The United States Department of Defense supplied 1,500 American troops (stationed in Korea) as extras. When they found out the Unification Church was one of the financial backers, they withdrew support and asked that credit be removed. See more »
Instead of using real Korean War aircraft, stock war footage of the aircraft in action, or scale models inserted through special effects, the production used cardboard cutouts held up by visible wires. See more »
[opening title card]
This is not a documentary of the war in Korea but a dramatized study of the effect of war on a group of people. Where dramatic license has been deemed necessary, the authors have taken advantage of this license to dramatize the subject.
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I will say that Inchon did have some nicely filmed battle sequences,
but one of the greatest surprise military maneuvers of all time got a
short shrift with the rest of the film. A nice documentary type film
like The Longest Day would have been ideal. The back story certainly
And that horrible makeup job that Laurence Olivier was given must have
been done by Tammy Faye Bakker's people. He looks like a refugee from
Madame Tussaud's. He sounds nothing like Douglas MacArthur. Olivier had
the further misfortune to have his role come so soon after Gregory Peck
portrayed MacArthur in MacArthur.
The story is that Olivier at some point in the early Seventies feeling
he had nothing to prove any more to be at the pinnacle of his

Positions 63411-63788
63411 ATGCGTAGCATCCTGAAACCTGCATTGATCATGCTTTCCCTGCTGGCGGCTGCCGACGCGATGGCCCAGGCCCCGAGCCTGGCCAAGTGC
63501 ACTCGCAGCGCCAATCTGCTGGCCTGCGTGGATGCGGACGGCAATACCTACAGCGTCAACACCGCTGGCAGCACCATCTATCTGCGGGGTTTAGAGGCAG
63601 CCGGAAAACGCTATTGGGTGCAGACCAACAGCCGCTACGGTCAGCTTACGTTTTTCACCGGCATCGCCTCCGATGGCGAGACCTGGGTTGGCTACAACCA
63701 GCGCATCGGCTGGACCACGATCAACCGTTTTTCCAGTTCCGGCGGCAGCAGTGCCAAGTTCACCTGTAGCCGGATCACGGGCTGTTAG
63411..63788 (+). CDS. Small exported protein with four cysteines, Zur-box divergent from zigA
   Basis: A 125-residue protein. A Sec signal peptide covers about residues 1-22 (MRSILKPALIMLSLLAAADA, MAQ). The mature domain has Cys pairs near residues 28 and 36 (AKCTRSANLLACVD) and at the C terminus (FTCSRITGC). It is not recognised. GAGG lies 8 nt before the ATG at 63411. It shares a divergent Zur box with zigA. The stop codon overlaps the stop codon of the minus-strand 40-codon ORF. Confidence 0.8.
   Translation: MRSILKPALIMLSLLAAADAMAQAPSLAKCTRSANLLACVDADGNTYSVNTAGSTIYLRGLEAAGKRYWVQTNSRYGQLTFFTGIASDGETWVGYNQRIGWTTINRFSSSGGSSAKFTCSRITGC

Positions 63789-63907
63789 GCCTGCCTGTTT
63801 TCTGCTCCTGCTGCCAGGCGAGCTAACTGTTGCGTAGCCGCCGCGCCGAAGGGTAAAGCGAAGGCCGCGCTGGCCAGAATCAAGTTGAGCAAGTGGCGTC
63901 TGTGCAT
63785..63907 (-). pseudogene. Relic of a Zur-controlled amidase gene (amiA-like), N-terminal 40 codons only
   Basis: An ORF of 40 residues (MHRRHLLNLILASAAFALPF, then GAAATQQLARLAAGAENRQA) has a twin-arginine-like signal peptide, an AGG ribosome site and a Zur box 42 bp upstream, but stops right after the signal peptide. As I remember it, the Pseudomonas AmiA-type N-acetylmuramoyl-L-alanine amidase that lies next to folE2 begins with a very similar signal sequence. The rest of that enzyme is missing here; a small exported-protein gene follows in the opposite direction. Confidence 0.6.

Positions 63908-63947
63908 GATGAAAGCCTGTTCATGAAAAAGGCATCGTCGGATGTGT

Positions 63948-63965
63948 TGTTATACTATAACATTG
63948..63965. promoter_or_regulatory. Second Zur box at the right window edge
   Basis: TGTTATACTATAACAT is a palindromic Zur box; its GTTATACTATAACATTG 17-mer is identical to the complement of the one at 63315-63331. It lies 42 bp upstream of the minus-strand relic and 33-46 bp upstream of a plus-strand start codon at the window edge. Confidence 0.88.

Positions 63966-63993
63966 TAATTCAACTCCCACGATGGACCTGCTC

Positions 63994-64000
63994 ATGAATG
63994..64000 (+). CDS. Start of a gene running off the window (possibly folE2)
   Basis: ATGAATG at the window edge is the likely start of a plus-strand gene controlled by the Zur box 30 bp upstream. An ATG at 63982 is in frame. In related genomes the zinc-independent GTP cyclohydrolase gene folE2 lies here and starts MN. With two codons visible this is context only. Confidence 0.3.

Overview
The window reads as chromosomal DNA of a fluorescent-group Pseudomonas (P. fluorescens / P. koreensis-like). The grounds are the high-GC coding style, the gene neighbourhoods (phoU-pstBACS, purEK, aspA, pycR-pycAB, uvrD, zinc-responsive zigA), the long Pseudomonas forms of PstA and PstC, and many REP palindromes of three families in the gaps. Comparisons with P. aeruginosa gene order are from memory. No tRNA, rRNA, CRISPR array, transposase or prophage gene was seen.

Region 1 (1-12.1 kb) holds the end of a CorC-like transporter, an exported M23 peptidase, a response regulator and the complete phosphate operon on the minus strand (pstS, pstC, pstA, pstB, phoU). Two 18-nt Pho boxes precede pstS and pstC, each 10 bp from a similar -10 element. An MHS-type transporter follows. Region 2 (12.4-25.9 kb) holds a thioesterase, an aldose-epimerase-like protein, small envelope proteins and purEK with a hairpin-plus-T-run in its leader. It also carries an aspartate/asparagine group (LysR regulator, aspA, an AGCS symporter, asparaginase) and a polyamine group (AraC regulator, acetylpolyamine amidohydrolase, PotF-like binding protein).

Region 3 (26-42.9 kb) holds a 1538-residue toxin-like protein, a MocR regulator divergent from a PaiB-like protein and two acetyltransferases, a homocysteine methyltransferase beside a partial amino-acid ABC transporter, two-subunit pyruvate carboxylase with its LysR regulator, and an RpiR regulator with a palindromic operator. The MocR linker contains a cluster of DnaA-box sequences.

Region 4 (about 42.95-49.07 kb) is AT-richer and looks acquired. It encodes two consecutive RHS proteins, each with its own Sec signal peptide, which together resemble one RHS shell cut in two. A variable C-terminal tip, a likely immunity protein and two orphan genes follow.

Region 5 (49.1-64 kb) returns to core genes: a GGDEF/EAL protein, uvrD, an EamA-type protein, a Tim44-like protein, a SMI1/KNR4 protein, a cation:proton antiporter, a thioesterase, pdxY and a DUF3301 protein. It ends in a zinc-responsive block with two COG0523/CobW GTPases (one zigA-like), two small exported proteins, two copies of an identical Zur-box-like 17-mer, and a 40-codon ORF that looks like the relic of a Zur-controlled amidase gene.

profession. So he began taking parts strictly for the cash. As this
film was produced by the Reverend Sun Yung Moon no one ever said the
Moonies lacked cash. Olivier uses the same American type accent he did
in Cat On A Hot Tin Roof and in another of his for the money only
projects The Betsy.
The rest of the cast Ben Gazzara, Jacqueline Bisset, David Janssen,
Toshiro Mifune etc. act with the smug confidence that they're Moonie
checks just cleared the bank.
The landing at Inchon, done at the dawn hours within a narrow framework
of time determined by the tides and on the western side of the Korean
peninsula was militarily drawing to an inside straight. No doubt
Douglas MacArthur deserves all kinds of kudos for what he did, even his
sternest detractors have said it was brilliant. Said it did not get a
film worthy of the achievement.
Inchon may have done one thing though. Laurence Olivier if not the only
actor to win both an Oscar and a Razzie in his life certainly became
the first to do it.
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